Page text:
ISU Championships were, of course, exclusively held in Europe as there were no ISU members from elsewhere fielding competitors. Most competitions were held outdoors and the weather proved a problematic factor on more than one occasion. The 1902 and 1903 European Championships, both slated for Amsterdam, were cancelled due to a thaw. The 1907 World Championships in Vienna were almost moved to Klagenfurt at the eleventh hour for the same reason, but after the competitors and judges arrived the temperature suddenly dropped down to twenty-six below. The good news was that there was ice again; the bad news was that a blizzard suddenly hit.
Held on February 13, 1902 at the rink at Niagara Hall in Westminster, London, the 1902 World Figure Skating Championships were historically significant in several respects. They marked the first time a woman competed at an international figure skating competition organized by the ISU, the first time (albeit 'unofficially') pairs and ice valsing competitions were included at the World Championships, the first time an ISU Championship was held indoors and the first time figure skating's rich history was celebrated on an international scale.
The Britons turned the 1902 World Championships from a one or two day competition into a week-long national celebration of figure skating in conjunction with the National Skating Association's anniversary. A display of books, pictures and bone skates was exhibited at London's Alpine Club. The Duke of Argyll welcomed competitors and judges from overseas. Amateur speed skating races were contested at Lochleven in Scotland and at Lingay Fen in Cambridge.
Fancy dress carnivals were held at the National Skating Palace and Prince's Skating Club. The National Skating Association hosted national competitions in combined (fours) and individual skating in the English Style, as well as a Commemoration Cup for Continental Style skating. Foreshadowing the successes of twenty year old Madge Syers, who would make history later in the week in the main event, Phyllis Wyatt Squire was a member of the winning four and was second in the individual competition for the Benetfink Cup behind Frank Fedden. Sweden's Einar de Flon won the Commemoration Cup, besting London's H.A. Notley and Edgar Syers.
A history of the National Skating Association was published, a commemorative medal struck and a dinner was hosted by The Skating Club. Many a glass of claret was enjoyed at a lavish closing banquet at the Savoy Hotel... but the highlight of the week was without a doubt the World Championships themselves.
After the initial phase of the competition concluded, a dozen couples took to the ice for a valsing competition. While waltzing around the ice in tandem, the orchestra suddenly stopped at four in the afternoon and the packed audience rose to their feet to greet the guests of honour: King Edward VII, Queen Alexandra of Denmark, Princess Victoria and the Prince and Princess of Denmark. The moment the royals were in their places, the band struck up again, the couples continued valsing and with the push of an electric button, the royal galleries were lit up by coloured incandescent lamps. The exceptionally tall Gladys Duddell, better known for her prowess in lawn tennis than on the ice rink, celebrated her victory in the valsing competition with partner French Brewster.
The royals and judges alike watched with keen interest as each of the four competitors in the singles event took to the ice for their five minute free skating programs. First to skate was Horatio Tertuliano Torromé. His program included a star figure and a back cross eight with feet crossed in front 'borrowed' from Henning Grenander. The March 29, 1902 issue of "The Leader" remarked that Torromé "proved once more that it is difficult for a skater brought up in the English style to change to the Continental fashion; his attitudes seemed rather forced, and his turns slightly inaccurate in consequence, but it must be remembered that the high level he reached throughout is one in which criticism is very difficult, and 'clumsiness' a merely relative term. He fell in making one figure about half way through the time allowed." Overshadowing Torromé considerably was the second skater, Martin Gordan, whose "Berlin style was different to the others, and slightly more rough and unfinished. He confirmed that impression when he chose his own figures, but he is, of course, a strong and bold skater, with plenty of confidence a very firm edge." Gordan's program included an eight concluding in a spin on his toe, a choctaw with a jump and several Special Figures of his own design.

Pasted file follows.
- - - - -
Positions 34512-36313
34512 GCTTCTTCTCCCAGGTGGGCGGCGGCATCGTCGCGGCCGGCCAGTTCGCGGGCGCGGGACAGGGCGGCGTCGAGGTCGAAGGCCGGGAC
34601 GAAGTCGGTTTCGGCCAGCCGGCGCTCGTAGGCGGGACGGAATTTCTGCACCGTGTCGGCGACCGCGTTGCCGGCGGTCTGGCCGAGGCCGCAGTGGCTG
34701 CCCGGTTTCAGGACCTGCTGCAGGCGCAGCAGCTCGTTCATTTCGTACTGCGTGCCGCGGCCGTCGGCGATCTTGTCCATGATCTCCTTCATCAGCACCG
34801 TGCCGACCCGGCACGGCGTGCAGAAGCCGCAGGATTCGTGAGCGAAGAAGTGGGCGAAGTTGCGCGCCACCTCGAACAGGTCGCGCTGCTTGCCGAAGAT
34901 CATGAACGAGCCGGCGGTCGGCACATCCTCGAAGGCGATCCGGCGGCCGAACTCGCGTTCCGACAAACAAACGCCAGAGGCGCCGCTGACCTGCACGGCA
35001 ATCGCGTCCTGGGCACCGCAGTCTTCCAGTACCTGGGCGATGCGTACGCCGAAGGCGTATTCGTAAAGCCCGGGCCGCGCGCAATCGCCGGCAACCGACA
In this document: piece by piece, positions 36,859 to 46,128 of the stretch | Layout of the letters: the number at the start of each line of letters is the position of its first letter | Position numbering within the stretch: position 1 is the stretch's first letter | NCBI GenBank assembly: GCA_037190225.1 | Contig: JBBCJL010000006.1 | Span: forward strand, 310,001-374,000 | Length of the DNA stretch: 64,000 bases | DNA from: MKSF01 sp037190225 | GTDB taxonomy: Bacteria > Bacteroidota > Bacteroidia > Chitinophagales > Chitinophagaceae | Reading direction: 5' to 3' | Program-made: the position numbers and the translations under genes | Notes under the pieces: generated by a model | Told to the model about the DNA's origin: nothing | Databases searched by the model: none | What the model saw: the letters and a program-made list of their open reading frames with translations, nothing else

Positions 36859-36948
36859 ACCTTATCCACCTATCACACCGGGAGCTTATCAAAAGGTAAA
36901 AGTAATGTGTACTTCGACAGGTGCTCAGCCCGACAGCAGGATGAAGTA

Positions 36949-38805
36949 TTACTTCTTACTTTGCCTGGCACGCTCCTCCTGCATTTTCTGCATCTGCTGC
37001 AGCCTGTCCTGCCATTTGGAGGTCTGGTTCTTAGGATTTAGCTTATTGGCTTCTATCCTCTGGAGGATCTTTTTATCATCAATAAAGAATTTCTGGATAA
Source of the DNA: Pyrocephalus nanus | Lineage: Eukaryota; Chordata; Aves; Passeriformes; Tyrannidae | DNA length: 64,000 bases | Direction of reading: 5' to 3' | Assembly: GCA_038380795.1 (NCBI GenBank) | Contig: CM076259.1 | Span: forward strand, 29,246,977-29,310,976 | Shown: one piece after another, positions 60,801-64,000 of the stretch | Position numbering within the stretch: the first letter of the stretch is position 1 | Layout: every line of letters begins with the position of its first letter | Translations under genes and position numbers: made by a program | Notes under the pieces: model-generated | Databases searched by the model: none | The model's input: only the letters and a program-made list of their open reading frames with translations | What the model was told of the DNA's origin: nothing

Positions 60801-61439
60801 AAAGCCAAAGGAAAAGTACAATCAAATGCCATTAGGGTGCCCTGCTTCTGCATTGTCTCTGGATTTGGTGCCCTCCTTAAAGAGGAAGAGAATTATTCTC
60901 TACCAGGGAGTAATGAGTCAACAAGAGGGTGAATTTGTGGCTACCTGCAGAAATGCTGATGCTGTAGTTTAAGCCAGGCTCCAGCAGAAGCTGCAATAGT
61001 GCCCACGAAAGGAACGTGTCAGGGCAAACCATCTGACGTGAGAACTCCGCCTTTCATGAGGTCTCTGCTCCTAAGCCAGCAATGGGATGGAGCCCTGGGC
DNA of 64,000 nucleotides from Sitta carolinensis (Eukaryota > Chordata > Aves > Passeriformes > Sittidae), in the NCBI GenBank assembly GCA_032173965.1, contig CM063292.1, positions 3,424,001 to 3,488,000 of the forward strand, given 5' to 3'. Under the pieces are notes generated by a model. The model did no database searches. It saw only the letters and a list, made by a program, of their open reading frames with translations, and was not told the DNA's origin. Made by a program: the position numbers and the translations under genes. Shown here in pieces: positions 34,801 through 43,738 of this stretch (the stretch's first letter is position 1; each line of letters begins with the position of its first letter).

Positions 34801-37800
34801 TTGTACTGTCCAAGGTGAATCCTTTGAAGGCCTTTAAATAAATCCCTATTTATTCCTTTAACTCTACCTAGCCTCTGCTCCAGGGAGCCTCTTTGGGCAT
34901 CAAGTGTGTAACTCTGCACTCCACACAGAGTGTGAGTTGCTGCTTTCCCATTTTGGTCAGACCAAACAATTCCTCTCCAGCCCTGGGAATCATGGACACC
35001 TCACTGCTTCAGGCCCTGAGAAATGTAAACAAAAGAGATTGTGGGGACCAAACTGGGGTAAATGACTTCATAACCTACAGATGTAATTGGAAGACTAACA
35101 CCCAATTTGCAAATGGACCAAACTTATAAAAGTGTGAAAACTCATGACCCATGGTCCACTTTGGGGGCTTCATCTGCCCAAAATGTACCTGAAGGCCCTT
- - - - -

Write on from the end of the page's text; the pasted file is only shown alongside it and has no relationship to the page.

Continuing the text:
The final two skaters, Ulrich Salchow and Madge Syers, drew far more praise. Syers appeared in a black dress trimmed with Astrakhan fur and performed an outside back crosscut combined with inside back loops in a star pattern and eights compromised of rockers and double grapevines. Salchow's program, by far the most ambitious, included a star figure designed by Eduard Engelmann, Jr., a variation on Gustav Hügel's trademark spin, a series of spread eagles and grapevines and his own namesake jump. In the February 23, 1902 issue of the "Illustrirte Sport Zeitung", an Austrian sportswriter praised Syers as being "full of grace", noting that she "[mastered] almost the whole [Viennese] school perfectly... The attitude was correct and informal. Her free-skating was not particularly difficult, but it was very pleasing." The June 14, 1902 issue of "The Queenslander" noted, "Herr Salchow traced upon the ice a wonderful star or cross which involved the most intricate changes of edge and reversals of direction, and even the tracing of small circles with one skate running round the circumference, while the toe of the other kept the centre. He also shot round the rink in large backward 'spread-eagles' and concluded by spinning rapidly like a top on one foot and going down thus into a sitting posture... Mrs. Syers went through a less ambitious program with wonderful grace, her outstretched arms and uplifted foot being not only free from all trace of ostentation or awkwardness, but contributing to the harmony of poses which reminded one of perfect dancing." The free skating apparently so impressed The King that "before leaving, he commanded its repetition." When The King Of England tells you to skate your program a second time, you do it... and they did. His Majesty later sent a message saying how delighted he was "that an English lady had created a unique and permanent record by her beautiful skating and remarkable success."